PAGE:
Rohingya “Lifeline” radio - Friday, February 26, 2021
MC & News: Sami Ahmed & Mohammed Hussain
ROH Lifeline 02262021 1130 UTC
Today: Friday, February 26, 2021
6:30 a.m. (Washington, D.C., USA)
Duration: 6 minutes
· Pro-government attacks on anti-government protesters in Myanmar
· All accounts related to the Myanmar army are banned on Facebook
· UK unveils aid ban and fresh sanctions over Myanmar coup
· Myanmar Coup Protesters Regret Silence Over Rohingya Genocide
· U.S. president, Saudi king have phone call ahead of expected Khashoggi report release
Shortwave: 31-meter band, 9350 kHz; 25-meter band, 11700 kHz and 12030 kHz Medium wave (AM): 1575 kHz
Report: VOA News
Related item code: 9-P
Duration: 10:00 minutes
Interviewer: Hamid Hussain (VOA Rohingya Lifeline reporter)
Guest: Kyaw Soe Aung @ Dilder Goffar
A student’s leader of the 8-8-88 Uprisings, and former political prisoner
A Rohingya Activist and Human Rights Defender in Myanmar
Based in Yangon, Myanmar
Topic: Will the people of Burma change their anti-Rohingya sentiment even after the military coup?
Translation Summary: Kyaw Soe Aung, a Rohingya former political prisoner told VOA Rohingya Lifeline that Indeed, it is not the public intention to deny the Rohingya recognition as citizens of Myanmar, but some key players in Myanmar have encouraged anti-Rohingya sentiment among the Burmese people to end the democratic process. The sectarian violence was created in the Rakhine state, which was used by extremist Rakhine people to stop democratic transactions in Myanmar, and they accused the Rohingya of being illegal Bengalis who came from Bangladesh. The international community has accused Myanmar of committing genocide, a tactic ranging from hate speech to genocide. I hope the problem can be solved easily if the international community takes serious action against the military.
He said, now times have changed, people are using the internet and cameras during the protests and although the police are trying to crackdown on protests but this time it is not easy, however, the police are using soft tactics and trying to convince the people. Police are arresting people, but some have been released after talks. The ongoing demonstration depends on the youth how long they can survive on the streets. I am not 100% sure but there is a lot of potential in talks with NLD leaders, ethnic minority leaders, and the military to bring peace and stability which is a good outcome for our country, but it depends on the situation.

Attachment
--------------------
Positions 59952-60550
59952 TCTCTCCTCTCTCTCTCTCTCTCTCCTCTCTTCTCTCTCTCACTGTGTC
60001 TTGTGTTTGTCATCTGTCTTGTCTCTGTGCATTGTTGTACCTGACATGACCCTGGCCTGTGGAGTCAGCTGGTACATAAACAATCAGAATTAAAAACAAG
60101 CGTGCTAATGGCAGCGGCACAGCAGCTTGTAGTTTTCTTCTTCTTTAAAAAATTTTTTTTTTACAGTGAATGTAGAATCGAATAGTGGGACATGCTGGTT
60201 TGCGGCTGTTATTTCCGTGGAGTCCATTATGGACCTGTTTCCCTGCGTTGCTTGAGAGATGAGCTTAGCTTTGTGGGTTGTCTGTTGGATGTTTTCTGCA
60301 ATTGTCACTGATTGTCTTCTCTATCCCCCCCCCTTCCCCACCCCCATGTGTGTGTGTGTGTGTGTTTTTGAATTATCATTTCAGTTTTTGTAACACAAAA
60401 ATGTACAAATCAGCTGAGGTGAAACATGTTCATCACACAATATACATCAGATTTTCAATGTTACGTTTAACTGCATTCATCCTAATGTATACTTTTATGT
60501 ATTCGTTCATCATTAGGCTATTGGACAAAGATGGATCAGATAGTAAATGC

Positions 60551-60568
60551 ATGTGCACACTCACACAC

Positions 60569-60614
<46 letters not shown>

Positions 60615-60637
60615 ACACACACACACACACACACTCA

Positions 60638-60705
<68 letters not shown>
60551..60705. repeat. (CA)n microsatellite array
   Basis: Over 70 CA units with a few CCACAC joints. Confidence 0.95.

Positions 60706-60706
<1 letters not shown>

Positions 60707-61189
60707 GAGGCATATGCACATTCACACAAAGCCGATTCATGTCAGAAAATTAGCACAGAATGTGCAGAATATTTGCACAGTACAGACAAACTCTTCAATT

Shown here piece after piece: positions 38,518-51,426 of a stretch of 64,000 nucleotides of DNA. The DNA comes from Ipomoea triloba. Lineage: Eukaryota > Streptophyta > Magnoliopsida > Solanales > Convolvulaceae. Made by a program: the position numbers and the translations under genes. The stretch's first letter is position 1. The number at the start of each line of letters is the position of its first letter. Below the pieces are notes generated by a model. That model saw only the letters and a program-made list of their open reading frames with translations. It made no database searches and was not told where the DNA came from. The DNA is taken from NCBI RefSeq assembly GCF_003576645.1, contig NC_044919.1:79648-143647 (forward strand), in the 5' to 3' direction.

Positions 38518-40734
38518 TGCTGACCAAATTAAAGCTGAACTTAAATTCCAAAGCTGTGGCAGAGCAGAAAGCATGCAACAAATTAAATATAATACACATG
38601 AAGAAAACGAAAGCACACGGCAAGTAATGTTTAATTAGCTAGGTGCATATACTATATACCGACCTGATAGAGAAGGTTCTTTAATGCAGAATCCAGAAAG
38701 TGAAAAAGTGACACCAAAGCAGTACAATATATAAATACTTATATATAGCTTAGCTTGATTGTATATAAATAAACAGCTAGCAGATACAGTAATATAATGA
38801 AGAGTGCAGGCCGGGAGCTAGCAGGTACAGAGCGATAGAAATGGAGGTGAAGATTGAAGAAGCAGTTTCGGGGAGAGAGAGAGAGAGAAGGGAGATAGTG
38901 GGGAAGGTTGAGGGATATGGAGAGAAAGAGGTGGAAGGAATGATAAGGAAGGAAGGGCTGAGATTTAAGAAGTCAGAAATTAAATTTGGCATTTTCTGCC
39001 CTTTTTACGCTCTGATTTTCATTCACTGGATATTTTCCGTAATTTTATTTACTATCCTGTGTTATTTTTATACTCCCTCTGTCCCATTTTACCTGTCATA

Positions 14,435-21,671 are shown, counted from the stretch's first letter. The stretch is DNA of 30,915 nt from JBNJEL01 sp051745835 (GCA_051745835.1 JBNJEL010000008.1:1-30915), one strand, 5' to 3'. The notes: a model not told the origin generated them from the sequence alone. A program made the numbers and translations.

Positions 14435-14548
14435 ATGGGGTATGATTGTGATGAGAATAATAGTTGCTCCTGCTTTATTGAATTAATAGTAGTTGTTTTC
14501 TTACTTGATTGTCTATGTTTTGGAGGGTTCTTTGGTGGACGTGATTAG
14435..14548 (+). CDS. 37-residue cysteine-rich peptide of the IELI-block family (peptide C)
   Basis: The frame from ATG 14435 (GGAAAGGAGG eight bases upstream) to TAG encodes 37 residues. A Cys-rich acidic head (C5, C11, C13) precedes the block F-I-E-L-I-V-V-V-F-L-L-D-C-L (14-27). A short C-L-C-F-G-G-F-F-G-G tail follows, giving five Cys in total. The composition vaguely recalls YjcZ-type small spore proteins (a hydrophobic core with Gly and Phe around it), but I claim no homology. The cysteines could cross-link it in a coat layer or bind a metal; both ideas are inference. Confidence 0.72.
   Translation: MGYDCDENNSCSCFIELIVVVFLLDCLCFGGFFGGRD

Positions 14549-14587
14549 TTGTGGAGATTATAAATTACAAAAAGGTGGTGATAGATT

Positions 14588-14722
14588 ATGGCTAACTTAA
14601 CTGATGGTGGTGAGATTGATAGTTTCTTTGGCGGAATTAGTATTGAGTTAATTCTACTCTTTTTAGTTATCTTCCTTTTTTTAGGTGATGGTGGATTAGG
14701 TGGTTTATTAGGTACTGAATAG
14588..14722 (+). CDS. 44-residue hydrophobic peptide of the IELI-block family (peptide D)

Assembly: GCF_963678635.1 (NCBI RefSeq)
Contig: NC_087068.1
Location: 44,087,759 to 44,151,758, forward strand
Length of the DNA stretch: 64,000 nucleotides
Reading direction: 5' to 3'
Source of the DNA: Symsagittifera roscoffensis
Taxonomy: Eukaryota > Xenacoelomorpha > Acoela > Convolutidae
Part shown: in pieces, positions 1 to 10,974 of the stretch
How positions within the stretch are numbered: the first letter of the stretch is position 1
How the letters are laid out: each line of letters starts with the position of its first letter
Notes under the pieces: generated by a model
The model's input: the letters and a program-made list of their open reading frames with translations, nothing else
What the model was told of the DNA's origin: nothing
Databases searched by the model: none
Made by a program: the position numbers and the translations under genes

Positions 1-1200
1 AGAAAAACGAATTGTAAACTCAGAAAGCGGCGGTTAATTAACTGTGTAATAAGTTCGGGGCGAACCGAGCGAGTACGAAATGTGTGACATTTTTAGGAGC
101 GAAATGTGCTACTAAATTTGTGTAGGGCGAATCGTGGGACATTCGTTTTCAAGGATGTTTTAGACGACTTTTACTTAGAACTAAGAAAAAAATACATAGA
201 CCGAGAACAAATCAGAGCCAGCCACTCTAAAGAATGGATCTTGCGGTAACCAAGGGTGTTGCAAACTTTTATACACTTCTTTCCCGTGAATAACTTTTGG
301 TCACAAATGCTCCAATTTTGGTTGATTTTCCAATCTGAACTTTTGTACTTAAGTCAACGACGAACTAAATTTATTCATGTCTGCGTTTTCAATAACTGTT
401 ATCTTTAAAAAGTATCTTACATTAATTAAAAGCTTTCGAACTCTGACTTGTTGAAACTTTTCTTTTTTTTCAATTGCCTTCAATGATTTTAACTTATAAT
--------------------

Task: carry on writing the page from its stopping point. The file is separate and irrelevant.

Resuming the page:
The 1988 uprising was aimed at democratizing the country from a one-party state, but the new generation has a better understanding of the value of democracy, so the 1988 uprising and the protests of 2021 are completely different. They have enjoyed the freedom and human rights in democratic transactions from 2015 to 2020, so they have an incredibly good understanding of the meaning of democracy and the value of democracy. The so-called "generation Z" of young people are so advanced and they are learning everything on the internet, including what is human rights, what is democracy, what is freedom. The experiences of the previous generation and the twenty-first generation are quite different, their mentality is so wide, and they understand how to develop a country.
If the world does not take serious action against the military rule or fails to do so, in fact, the repatriation of Rohingya under military rule is not possible unless the Rohingya citizenship card will be restored under the Myanmar Immigration Citizenship Act 1982. More than 90% of Rohingya were used to hold National Registration Card (three-fold cards) before 1990, likes other ethnic, Chin, Kachin, Kaya but I am very sure that many of them lost their documents while crossing the border, some police have confiscated and some were burnt when their